Nissan produces the Nissan LEAF and batteries in its Sunderland plant. One of only three LEAF manufacturing sites globally, it is the only one in Europe. A spokesman said Nissan employed about 7,000 people at the plant.

A spokesman for Honda said the company made a “significant investment” in R&D and would shortly be introducing to the UK market a hydrogen powered vehicle, the Clarity. It was yet to be decided if any would be manufactured in the UK.

Honda, he said, met on a “regular basis” with UK government representatives.

Jaguar Land Rover did not respond to’s questions, but in a recent statement Ian Callum, Director of Design, said it would have a battery powered vehicle on the road by 2018.

“The I-PACE concept is a radical departure for electric vehicles. It represents the next generation of battery electric vehicle design. It’s a dramatic, future-facing design – the product of authentic Jaguar DNA matched with beautiful, premium details and British craftsmanship.

“This isn’t just a concept. It is a preview of a five-seat production car that will be on the road in 2018. This will be Jaguar’s first-ever battery-powered electric vehicle and opens a new chapter in the history of our legendary brand.”

Porsche has a joint venture for ultra-fast, high power charging along major highways in Europe, with the company planning to invest about €1 billion and create over 1,000 jobs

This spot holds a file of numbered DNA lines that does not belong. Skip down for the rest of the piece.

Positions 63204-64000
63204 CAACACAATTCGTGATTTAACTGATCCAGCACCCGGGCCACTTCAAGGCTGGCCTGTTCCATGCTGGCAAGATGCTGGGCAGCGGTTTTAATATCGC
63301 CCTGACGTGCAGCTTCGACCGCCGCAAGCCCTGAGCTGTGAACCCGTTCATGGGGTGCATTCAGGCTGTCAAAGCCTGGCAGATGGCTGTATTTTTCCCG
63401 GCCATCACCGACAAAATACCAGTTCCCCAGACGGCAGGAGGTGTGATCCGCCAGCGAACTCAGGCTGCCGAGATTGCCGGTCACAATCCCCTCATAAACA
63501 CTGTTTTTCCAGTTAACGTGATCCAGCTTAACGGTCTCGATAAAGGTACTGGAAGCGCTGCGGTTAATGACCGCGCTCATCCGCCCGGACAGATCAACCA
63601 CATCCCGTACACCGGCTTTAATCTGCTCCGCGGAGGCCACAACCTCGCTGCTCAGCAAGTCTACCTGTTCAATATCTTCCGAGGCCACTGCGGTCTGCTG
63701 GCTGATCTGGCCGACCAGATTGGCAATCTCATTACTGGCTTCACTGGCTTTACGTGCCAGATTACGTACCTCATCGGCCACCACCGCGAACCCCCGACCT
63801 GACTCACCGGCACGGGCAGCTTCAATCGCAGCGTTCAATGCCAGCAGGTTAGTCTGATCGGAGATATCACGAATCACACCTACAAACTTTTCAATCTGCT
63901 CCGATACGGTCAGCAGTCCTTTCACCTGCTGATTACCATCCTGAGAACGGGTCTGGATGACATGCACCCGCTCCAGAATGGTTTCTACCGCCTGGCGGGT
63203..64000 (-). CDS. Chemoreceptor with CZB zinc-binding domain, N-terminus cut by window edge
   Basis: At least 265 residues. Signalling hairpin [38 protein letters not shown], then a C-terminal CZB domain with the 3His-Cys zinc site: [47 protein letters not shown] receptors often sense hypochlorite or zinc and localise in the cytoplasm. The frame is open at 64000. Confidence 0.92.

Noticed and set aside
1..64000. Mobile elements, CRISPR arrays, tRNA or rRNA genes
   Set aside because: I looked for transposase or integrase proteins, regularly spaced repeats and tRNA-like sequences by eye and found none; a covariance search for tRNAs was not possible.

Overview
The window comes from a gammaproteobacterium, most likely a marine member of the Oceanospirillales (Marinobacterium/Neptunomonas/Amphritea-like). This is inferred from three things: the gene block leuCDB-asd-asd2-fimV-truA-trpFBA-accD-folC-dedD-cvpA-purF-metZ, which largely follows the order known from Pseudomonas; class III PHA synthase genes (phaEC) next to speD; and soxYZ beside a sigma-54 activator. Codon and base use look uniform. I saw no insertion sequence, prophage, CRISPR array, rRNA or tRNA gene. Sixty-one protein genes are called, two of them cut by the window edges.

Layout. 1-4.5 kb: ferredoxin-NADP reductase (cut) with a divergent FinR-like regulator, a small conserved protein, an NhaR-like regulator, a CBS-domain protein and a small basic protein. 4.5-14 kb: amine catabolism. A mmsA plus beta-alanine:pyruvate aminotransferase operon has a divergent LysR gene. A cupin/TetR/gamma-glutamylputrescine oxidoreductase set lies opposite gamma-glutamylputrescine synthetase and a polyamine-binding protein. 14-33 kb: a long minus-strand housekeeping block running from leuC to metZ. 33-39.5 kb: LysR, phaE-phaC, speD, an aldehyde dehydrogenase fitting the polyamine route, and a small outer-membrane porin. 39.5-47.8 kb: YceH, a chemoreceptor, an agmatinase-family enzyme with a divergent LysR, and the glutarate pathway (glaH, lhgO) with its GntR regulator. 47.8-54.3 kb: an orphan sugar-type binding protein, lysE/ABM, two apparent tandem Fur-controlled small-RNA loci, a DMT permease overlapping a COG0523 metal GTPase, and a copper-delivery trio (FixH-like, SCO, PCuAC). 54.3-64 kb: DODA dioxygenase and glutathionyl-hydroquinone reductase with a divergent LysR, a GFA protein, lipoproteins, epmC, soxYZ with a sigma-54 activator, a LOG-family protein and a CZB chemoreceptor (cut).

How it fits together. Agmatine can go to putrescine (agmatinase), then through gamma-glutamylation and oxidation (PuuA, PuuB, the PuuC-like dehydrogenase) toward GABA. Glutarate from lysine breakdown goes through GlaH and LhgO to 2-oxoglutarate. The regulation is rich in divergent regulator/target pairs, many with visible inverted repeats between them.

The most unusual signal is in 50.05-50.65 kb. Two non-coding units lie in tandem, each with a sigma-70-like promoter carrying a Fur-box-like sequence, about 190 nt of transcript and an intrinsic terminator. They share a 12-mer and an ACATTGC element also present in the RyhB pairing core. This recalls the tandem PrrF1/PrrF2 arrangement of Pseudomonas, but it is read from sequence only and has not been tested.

A spokesman for Porsche said the company would produce the Porsche Mission E – “a fully battery electric vehicle which will offer the breadth of performance expected of a sports car from Porsche” – that would be on sale by the end of the decade. It would be built in Stuttgart, Germany.

Porsche has also announced a joint venture for ultra-fast, high power charging along major highways in Europe, with the company planning to invest about €1 billion and create more than 1,000 new jobs.

“The four-door car with four individual seats has a system power output of over 600hp (440 kW). The vehicle will thus achieve both acceleration of 0 to 100 kmh in under 3.5 seconds and a range of more than 500 km,” Porsche said.